ARMing a Breadboard — Everyone Should Program an ARM

I’m always a little surprised that we don’t see more ARM-based projects. Of course, we do see some, but the volume isn’t what I’d expect given that low-level ARM chips are cheap, capable, low power, and readily available. Having a 32-bit processor with lots of memory running at 40 or 50 MIPS is a game changer compared to, say, a traditional Arduino (and, yes, the Arduino Due and Zero are ARM-based, so you can still stay with Arduino, if that’s what you want).

A few things might inhibit an Arduino, AVR, or PIC user from making the leap. For one thing, most ARM chips use 3.3V I/O instead of the traditional 5V levels (there are exceptions, like the Kinetis E). There was a time when the toolchain was difficult to set up, although this is largely not a problem anymore. But perhaps the largest hurdle is that most of the chips are surface mount devices.

Of course, builders today are getting pretty used to surface mount devices and you can also get evaluation boards pretty cheaply, too. But in some situations–for example, in classrooms–it is very attractive to have a chip that is directly mountable on a common breadboard. Even if you don’t mind using a development board, you may want to use the IC directly in a final version of a project and some people still prefer working with through hole components.

The 28 Pin Solution

One solution that addresses most, if not all, of these concerns is the LPC1114FN28 processor. Unlike most other ARM processors, this one comes in a 28 pin DIP package and works great on a breadboard. It does require 3.3V, but it is 5V tolerant on digital inputs (and, of course, a 3.3V output is usually fine for driving a 5V input). The chip will work with mbed or other ARM tools and after prototyping, you can always move to a surface mount device for production, if you like. Even if you are buying just one, you should be able to find the device for under $6.

I recently wanted some breadboard setups for students. I did end up make a simple PCB that plugs into a breadboard, but looking back the simple circuit would have worked just as well placed directly on a breadboard. Here’s what you need:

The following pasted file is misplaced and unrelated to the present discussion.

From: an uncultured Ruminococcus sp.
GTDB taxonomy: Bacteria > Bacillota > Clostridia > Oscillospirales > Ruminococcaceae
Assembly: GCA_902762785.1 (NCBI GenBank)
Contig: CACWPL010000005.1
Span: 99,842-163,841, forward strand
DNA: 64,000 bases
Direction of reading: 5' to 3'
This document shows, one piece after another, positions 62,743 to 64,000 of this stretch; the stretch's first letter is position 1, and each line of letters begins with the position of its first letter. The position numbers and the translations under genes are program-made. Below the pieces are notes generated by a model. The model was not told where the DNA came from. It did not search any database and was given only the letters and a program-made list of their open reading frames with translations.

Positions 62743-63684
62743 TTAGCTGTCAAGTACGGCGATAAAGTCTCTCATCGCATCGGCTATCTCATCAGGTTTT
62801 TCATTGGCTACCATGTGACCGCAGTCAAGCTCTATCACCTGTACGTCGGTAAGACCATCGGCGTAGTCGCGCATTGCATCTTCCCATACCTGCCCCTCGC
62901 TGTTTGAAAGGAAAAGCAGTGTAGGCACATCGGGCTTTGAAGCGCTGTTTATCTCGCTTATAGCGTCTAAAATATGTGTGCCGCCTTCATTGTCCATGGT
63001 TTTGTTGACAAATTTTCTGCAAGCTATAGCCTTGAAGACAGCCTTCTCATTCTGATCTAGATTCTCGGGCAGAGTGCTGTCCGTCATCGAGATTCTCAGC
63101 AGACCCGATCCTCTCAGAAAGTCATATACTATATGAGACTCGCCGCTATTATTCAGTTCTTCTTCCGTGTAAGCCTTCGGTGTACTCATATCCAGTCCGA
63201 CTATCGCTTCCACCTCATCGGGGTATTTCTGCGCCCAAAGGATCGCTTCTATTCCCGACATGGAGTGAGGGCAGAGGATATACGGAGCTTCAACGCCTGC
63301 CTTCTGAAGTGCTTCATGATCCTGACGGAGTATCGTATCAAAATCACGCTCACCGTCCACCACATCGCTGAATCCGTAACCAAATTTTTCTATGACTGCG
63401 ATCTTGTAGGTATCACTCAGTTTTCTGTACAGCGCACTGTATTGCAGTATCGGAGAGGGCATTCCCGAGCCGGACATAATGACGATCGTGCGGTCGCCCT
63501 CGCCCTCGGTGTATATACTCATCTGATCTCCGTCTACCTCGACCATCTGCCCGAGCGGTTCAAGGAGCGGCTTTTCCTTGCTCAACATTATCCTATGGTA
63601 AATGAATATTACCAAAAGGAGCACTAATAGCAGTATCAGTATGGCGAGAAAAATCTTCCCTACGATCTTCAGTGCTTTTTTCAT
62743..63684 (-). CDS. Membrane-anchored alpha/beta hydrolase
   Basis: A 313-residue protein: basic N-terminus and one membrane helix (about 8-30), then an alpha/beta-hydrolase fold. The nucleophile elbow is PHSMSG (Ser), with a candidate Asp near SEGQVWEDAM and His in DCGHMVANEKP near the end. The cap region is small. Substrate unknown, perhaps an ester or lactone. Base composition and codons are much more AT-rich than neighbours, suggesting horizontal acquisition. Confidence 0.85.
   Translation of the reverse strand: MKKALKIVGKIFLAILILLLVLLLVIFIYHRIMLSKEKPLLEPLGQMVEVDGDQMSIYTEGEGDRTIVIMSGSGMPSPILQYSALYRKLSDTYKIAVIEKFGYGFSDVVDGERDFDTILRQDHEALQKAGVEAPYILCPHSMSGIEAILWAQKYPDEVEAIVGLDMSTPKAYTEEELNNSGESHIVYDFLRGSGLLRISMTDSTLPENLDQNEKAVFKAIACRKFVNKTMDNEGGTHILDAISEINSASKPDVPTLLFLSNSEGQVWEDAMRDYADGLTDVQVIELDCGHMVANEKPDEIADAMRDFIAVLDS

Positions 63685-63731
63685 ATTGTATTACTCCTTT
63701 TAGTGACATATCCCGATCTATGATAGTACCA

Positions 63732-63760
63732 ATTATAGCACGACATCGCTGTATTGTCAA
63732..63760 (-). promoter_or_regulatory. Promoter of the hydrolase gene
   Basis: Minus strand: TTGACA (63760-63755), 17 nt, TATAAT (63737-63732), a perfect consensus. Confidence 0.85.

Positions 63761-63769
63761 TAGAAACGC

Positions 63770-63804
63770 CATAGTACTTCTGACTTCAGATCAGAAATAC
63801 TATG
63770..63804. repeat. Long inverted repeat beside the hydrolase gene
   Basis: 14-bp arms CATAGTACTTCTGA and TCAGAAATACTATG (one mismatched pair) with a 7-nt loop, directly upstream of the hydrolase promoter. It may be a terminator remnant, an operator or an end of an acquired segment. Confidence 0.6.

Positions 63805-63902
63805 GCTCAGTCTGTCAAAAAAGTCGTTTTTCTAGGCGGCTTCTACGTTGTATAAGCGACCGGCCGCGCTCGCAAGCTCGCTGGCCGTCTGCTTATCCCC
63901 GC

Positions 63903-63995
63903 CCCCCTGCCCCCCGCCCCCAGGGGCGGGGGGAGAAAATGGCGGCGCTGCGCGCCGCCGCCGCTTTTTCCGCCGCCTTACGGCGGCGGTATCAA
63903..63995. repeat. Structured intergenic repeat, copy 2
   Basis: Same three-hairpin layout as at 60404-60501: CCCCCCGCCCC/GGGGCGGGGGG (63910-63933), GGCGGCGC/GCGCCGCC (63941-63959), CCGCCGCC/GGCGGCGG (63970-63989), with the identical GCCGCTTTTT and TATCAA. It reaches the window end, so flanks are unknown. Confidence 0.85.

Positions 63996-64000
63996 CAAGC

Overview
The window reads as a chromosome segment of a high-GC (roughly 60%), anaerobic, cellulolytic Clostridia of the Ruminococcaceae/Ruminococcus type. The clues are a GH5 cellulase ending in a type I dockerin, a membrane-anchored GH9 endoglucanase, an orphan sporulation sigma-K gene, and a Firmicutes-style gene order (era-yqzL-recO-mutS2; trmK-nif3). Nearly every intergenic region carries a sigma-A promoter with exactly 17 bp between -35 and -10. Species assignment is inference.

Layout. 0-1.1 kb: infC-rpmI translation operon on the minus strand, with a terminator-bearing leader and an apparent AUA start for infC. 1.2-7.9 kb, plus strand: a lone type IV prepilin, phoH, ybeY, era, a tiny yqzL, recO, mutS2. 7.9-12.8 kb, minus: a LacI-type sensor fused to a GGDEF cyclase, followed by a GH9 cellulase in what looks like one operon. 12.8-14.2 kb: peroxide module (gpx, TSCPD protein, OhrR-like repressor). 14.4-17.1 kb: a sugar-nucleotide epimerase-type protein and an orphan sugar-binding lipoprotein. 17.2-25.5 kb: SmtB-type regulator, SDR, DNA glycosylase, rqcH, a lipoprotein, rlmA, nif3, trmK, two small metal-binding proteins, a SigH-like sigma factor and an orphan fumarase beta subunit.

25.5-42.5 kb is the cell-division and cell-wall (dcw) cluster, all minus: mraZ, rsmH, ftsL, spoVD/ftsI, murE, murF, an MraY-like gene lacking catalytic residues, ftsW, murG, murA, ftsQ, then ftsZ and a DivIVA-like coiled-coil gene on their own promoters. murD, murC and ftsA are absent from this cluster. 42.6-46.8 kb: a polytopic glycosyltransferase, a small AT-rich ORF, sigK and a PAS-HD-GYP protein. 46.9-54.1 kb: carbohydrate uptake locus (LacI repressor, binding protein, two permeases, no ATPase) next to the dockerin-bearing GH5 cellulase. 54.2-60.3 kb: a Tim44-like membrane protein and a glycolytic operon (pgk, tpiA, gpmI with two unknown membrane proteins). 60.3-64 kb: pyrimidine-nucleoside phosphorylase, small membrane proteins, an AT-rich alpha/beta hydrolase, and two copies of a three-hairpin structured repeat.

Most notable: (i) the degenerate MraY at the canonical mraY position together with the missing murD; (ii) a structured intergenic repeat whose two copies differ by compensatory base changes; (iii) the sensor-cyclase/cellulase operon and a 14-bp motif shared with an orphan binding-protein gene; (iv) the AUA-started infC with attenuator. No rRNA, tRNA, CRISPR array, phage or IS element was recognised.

• An LPC1114FN28
  • A 3.3V power supply
  • A 3.3V or 5V USB to serial cable or adapter
  • One or two 220 ohm resistors (not absolutely necessary)
  • An LED and suitable resistor (optional)
  • Two 0.1uF capacitors (not absolutely necessary)

If you have a USB cable that puts out 3.3V, you can probably drive the chip directly with that. Otherwise, you can use an LD1117-3.3 or an LM7833. A bench supply or one of those cheap power supplies that plugs into a breadboard will work too. Just remember, the chip needs between 1.8V and 3.6V to operate.

Building the Hardware

The circuit is so simple, you almost don’t need a schematic. Here’s one anyway:


One reason that this works so well is the chip has a built-in serial bootloader. If you short the PIO0_1 pin to ground and reset the chip, you can easily upload a program to the device. You could probably get away with just shorting both pins to ground (they are internally pulled up). However, I like to put a small (220 ohm) resistor in series in case software is driving the pin as an output for some reason.

Of course, the jumpers (BOOT and RESET) and connectors in the schematic can just be breadboard wires if you don’t want to mount actual pins. The USB “connector” assumes that pin 2 is ground, pin 3 is the PC’s receiver and pin 4 is the transmit (that is, the LPC1114 talks on 16 and listens on pin 15). If that doesn’t match your cable or RS232 converter, change it as needed.

You may also want to adjust the value of the resistor depending on your LED, but you aren’t making a flashlight, so any value that will get a visible glow ought to be fine (or, omit it completely if you don’t want to blink an LED). If you are a real minimalist, you could dump the 220 ohm resistors, too. The capacitors help decouple your power supply, but breadboards have a good bit of capacitance already and if you have a clean supply, you might not need those either.

So if you have a breadboard and a USB to serial adapter, you could build the bare bones version of this for about $6 and maybe break the bank at $15 if you had to buy everything. Of course, if you have another ARM programmer/debugger that you want to use, that could be wired up instead of the USB cable. But I’m guessing if you have that kind of hardware, you’ve already solved your breadboarding problem.